Houston is America’s fourth largest city. It is currently being inundated with historic rainfall, stranding many thousands of people and upending one of the most important metropolitan areas in the country. Harvey, it seems, is yet another extreme weather event–and the latest that can be linked to our ever changing climate.

This year, 2017, is on track to be the hottest year on record. If it is, it will steal that superlative from 2016. Before 2016, the hottest year was 2015; before 2015, the hottest year was 2014. Notice a trend?

Two studies out this month shed light on just how unusual this situation is.

The first, published in Geophysical Research Letters, finds that the chance that 2016 would be as warm as it was without human-caused global warming is almost infinitesimally small — about one in a million.

A three-year run of record-breakingly warm years is also quite unlikely — slightly less than one in three thousand.

These assessments of probability indicate that the kind of dangerous and irreversible climate change scientists have warned of for decades has arrived — it, in fact, arrived years ago.

Humans are making the planet do radical, new things of a sort not observed in recorded history. These temperature records, creeping steadily higher each year, are one example. Temperatures would not be climbing in this way if not for us.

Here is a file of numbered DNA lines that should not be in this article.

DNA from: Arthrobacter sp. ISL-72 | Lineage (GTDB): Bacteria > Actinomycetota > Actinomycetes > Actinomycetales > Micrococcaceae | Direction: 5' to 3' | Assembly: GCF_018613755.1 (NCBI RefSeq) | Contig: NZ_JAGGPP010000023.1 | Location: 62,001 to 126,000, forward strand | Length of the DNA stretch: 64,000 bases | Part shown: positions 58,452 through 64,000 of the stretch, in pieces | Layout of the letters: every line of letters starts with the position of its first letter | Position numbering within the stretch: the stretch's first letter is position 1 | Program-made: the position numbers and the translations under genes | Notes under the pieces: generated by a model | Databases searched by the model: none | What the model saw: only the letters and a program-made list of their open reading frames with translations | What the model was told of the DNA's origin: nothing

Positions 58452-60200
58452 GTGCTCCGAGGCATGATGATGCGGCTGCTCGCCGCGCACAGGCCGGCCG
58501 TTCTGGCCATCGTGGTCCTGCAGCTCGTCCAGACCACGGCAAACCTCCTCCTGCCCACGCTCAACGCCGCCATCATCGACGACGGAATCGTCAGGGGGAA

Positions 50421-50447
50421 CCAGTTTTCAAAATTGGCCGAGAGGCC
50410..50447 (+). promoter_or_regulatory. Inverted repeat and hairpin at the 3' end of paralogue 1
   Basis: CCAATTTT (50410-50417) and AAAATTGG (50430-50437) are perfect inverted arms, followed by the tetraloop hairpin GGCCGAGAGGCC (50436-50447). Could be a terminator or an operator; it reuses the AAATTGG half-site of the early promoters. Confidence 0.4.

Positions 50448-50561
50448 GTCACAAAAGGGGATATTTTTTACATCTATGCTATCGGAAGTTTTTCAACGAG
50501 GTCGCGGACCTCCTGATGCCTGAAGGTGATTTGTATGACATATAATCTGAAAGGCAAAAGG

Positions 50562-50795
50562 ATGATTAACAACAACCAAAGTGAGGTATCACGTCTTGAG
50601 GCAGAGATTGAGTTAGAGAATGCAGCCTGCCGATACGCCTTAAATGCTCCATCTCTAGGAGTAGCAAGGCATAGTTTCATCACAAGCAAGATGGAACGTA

“The things that are likely to impact us most about climate change aren’t the averages, they’re the extremes,” said Michael Mann, the lead researcher on the study and a climate scientist at Pennsylvania State University, told veteran science journalist Tim Radford. “Whether it’s extreme droughts, or extreme floods, or extreme heat waves, when it comes to climate change impacts … a lot of the most impactful climate related events are extreme events. The events are being made more frequent and more extreme by human-caused climate change.”

A second study out this month shed light on some more of those extremes that occurred in 2016. Among them are freakishly warm temperatures in the Arctic Ocean, shrinking glaciers, rising seas — and ever-climbing concentrations of greenhouse gases in the atmosphere, insuring more climate change in years to come.

The American Meteorological Society’s 2016 State of the Climate report also documented unusual weather around the world. During every month of 2016, for instance, 12 percent of the world was experiencing severe drought — more than ever before. The earth saw 93 tropical storms and 58 hurricanes, typhoons and cyclones — both well above average.

So here is our Map of the Day, courtesy of the State of the Climate Report. (Larger image here)

From the State of the Climate report

Though these droughts and severe storms have the greatest effect on people’s lives, some of the observations regarding the oceans are perhaps most alarming. Oceans were warmer than they’ve ever been in 2016, which can have dramatic implications for weather systems, as well as sea life. Biodiversity in the oceans is rapidly declining. Meanwhile, a warm Arctic meant that sea ice fell to record lows, decimating ecosystems and raising sea levels.

While there is no doubt in the scientific community that climate change is happening and that it will continue to happen, there is some disagreement about how quickly it will progress.

The last few years show it is progressing quite quickly — and while some international governments are taking considerable steps to confront it, the world on the whole will have to move faster to keep up.

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